In addition, Comrade Torbenkov referred to a memorandum on the Korean question forwarded [by the DPRK] on 23 September 1961 to all embassies. This memorandum was directed towards the neutral states and advocated a confederation with the South. When talking to the Korean side, [the Soviet comrades] were assured that decisions from the 4th Party Congress will remain valid. Based on the memorandum and information provided by the Korean comrades, the Soviet comrades thought that official DPRK government policy towards the South continues to be based on a peaceful resolution – in spite of certain publications and information from other embassies.

Comrade Torbenkov then stressed how recently the Soviet comrades attentively monitored publications in the Korean press for references to the liberation of South Korea. What ought one make of that? Comrade Puzanov thinks these issues have to be studied very exactly and thoroughly. The Soviet comrades are of the opinion that [above mentioned] statements by Comrade Pak cannot just resemble his personal opinion. He must have outlined the official opinion. If the Soviet comrades will discover new aspects in talks with Korean comrades, they will inform our embassy about those.

In addition to Comrade Ambassador, also Comrade Golosov, attache at the Soviet embassy, will attend the upcoming session of the [DPRK] Supreme People's Assembly. Furthermore, Comrade Torbenkov informed Comrade Stark that Comrade Walter Ulbricht proposed at the meeting of the National Council of the National Front of Democratic Germany new steps for building a confederation and applying the principles of peaceful coexistence to the two German states. Comrade Torbenkov provided Comrade Stark, who was already informed about this, with a copy of the TASS [Soviet news agency] statement.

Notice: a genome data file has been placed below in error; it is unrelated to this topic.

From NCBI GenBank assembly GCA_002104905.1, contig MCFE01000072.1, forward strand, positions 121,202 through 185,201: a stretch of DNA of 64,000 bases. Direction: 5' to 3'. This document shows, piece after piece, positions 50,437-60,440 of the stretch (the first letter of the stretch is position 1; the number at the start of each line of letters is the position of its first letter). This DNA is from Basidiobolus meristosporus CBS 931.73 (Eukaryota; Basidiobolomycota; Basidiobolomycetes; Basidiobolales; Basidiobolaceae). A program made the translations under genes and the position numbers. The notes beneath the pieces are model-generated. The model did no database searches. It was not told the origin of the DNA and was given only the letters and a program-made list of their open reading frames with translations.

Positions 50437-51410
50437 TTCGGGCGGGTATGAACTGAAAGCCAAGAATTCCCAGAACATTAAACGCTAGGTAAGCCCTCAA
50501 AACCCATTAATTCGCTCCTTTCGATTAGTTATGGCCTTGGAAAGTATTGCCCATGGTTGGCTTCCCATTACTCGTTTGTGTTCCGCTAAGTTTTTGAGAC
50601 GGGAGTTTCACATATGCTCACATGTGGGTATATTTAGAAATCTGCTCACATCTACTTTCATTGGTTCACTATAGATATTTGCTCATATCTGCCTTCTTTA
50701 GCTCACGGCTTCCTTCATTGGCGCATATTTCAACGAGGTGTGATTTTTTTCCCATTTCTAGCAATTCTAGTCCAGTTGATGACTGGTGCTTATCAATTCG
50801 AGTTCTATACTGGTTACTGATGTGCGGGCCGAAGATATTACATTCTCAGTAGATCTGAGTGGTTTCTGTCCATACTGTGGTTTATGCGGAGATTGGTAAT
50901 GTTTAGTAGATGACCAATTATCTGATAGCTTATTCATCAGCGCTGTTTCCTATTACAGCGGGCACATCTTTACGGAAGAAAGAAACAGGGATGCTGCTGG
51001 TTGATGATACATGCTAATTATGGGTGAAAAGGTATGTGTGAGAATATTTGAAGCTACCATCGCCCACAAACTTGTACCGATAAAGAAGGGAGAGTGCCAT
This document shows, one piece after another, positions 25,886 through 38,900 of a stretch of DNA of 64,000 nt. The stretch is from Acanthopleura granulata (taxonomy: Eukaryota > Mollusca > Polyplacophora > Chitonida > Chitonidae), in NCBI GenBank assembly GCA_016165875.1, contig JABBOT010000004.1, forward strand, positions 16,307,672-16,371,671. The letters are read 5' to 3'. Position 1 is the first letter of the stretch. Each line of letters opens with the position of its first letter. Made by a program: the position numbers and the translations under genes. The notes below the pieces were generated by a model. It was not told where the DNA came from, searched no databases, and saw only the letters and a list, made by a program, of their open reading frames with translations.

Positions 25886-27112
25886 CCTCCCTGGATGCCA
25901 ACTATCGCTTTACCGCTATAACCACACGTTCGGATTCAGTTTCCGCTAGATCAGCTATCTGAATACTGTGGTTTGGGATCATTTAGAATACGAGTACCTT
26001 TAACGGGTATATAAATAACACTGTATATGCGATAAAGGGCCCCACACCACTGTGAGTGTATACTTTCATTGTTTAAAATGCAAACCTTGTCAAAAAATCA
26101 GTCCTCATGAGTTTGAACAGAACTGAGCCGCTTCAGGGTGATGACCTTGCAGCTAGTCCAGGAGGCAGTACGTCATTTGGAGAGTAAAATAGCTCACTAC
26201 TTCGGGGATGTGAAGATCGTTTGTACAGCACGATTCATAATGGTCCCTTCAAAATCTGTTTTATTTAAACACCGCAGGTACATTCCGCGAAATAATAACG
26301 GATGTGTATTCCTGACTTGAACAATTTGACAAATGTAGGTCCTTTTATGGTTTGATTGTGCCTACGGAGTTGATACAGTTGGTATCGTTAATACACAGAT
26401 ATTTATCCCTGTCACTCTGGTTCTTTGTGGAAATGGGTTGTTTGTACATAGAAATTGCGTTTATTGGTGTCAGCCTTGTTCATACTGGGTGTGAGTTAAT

Comrade Stark asked about progress regarding the signing of a cultural working plan [between USSR and DPRK]. Comrade Torbenkov replied the working plan will be signed this year in Moscow. The extent of activities proposed by the USSR for 1962 is identical with last year's level, whereas the DPRK proposal aims at a reduction. The Soviet comrades do not agree here and will express their positions during negotiations due to start within the coming days.

Comrade Stark and the other comrades of our embassy can ask the Soviet comrades for conversations and consultations at any time. The Soviet comrades will always be ready for them. Again Comrade Torbenkov stated his gratitude for our conversation.

[signed]

Stark

Acting Ambassador

CC:

1x Central Committee (Foreign Policy Division)

1x Comrade Schwab

1x Comrade Stude

1x Information Division

1x Embassy